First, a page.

The book first highlights what happens during embalming procedures and the "preparing" of the body for burial. The description could make even the most stalwart somewhat queasy. It's not pretty. Costs of the typical American funeral are also discussed, and what "requirements" are no...more
Ann
_Grave Matters_ is a really helpful and useful book on different types of ways to put people to rest. It begins with the traditional funeral service and what happens to the body as its prepared for this. It progresses then, roughly through various kinds of "greener" burials, including cremation, burial at sea, putting your loved one in a memorial reef, a home funeral, a coffin made by a local furniture maker, a backyard burial (only available in rural areas) to a natural cemetery (where the grav...more
Laura Ricks
Excellent book. Very well-written and quite moving at times. I'm relieved that in Denmark we do not often embalm. I found the first chapter about embalming hardgoing and can't believe this is what people choose with so little thought for the environment. Highly recommend this book and think about these issues NOW while you still can...
Joanne
Very fascinating read about the funeral industry. I had always considered having a "traditional" funeral (when the time comes), but this book made me disgusted with how costly and wasteful a funeral can be. This book takes you through alternative forms of burial, that are more eco-friendly, personal and in a strange way - more lovely.
Sue Harper
Everyone should read this book to find out how awful an American "traditional" burial is. It's bad for your loved one, the environment and your pocket book. I wish I had read this prior to my mother's passing...I would have fought much harder for cremation (and not because of money). Many alternatives are listed also.
Dawn Betts-Green
This was a really cool read. I hate the idea of embalming and even of cremation (especially after reading the descriptions of them), so I loved the alternatives he covers in this. I wish he had talked about the pressed-ash diamonds and biodegradable tree urns though.
Sarah G
Pretty gross in early chapters, but I liked it. Obviously has an agenda, but is well-written. Good history of the industry and how Americans are obsessed with what others might think of us... Reminds me a lot of the wedding industry/predatory lending.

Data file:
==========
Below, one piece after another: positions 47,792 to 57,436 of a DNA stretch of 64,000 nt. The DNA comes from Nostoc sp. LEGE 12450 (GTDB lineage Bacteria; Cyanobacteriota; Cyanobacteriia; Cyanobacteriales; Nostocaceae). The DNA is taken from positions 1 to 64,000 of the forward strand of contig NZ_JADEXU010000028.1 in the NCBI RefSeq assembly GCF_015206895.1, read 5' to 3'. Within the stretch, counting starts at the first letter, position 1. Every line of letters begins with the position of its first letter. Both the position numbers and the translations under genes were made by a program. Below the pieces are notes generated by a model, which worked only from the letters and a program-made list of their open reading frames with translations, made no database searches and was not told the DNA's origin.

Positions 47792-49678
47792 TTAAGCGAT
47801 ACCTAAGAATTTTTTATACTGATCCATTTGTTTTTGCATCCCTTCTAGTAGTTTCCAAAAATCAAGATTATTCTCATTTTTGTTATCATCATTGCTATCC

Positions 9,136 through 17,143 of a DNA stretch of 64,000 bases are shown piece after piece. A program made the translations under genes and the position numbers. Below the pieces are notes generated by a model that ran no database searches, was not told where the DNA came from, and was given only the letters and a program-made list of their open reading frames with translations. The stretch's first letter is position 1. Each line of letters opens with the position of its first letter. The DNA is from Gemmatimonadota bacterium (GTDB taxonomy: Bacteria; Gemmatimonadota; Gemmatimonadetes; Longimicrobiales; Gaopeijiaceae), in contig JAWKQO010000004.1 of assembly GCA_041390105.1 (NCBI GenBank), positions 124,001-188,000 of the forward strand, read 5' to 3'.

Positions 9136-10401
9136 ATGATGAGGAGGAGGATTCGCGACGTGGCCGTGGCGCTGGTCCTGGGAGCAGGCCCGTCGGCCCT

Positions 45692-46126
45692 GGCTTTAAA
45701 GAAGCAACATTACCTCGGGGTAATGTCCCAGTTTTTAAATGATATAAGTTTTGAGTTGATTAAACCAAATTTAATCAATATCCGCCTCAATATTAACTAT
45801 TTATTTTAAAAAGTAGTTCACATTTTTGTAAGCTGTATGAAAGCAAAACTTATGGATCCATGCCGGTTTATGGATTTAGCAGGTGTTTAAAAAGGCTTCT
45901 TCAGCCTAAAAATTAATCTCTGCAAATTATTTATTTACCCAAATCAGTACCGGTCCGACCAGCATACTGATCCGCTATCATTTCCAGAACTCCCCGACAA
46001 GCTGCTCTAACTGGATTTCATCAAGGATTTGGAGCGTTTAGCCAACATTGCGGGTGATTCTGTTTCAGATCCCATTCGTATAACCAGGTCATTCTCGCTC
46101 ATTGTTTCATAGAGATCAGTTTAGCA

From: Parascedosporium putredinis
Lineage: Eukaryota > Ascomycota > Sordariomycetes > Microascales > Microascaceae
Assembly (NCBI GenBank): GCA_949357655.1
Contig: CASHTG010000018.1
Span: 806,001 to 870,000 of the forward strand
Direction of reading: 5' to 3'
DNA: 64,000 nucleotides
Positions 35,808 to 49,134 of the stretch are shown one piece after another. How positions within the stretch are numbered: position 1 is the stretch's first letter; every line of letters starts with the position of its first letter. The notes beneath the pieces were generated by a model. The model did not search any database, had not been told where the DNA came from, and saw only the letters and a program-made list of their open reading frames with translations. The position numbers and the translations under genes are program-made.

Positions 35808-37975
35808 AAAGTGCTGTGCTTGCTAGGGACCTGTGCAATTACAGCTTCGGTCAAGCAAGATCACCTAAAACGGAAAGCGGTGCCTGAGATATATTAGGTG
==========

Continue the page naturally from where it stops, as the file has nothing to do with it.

Metagion
This book is wonderful for the simple fact that it gives a detailed description of different types of burial (cemetery, at sea, "green" burial, etc.) as well as telling the reader what to expect when a loved one dies and is either buried or cremated. Also, it gives the method of embalming the body, what it takes to have a "home" wake (or memorial service) and burial, with prices of how much things would cost (cemetery funeral and burial can cost upwards from $13,000 dollars (U.S.) and the contac...more
Keith
May 24, 2008 Keith rated it 4 of 5 stars  ·  review of another edition
Recommends it for: Everyone
This book is pretty fantastic. Those sensitive to morbid specifics don't even need to read the initial break down of the embalming process in order to appreciate the later chapters that discuss environmentally friendly and absolutely logical natural burial forms.

For years now i've had the concept of burial in the back of my mind because with the few wakes and funerals I've attended it always seemed quite unnatural and even subversive to the memory and life of the deceased. How refreshing there'...more
Mike
A terribly useful and informative book that in its matter-of-fact telling of how families deal with the remains of their loved ones creates moments of human drama and tear-shedding (at least for me) that one would not anticipate.

It begins with an explicit discussion of how bodies are prepared for viewing in a standard funeral. It's gruesome and a real challenge to read, frankly, but it's necessary to set the stage for a discussion of all the alternatives to the standard funeral. It changed my m...more
Charity
green burial or cremation all the way. embalming is so toxic and culturally bizarre (plus a huge and unjust financial burden)!
Danielle Townend
Fantastic book! Answered so many questions that I wasn't even sure that I wanted to ask. Brilliant read.
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Mark Harris is a former environmental columnist with the Los Angeles Times Syndicate and the author of the book on green burial, Grave Matters: A Journey Through the Modern Funeral Industry to a Natural Way of Burial (Scribner, 2007).

The book follows a dozen families who conduct natural burials for their dead, including burials in backyard grave sites and "natural cemeteries," as well as sea buri...more
More about Mark Harris...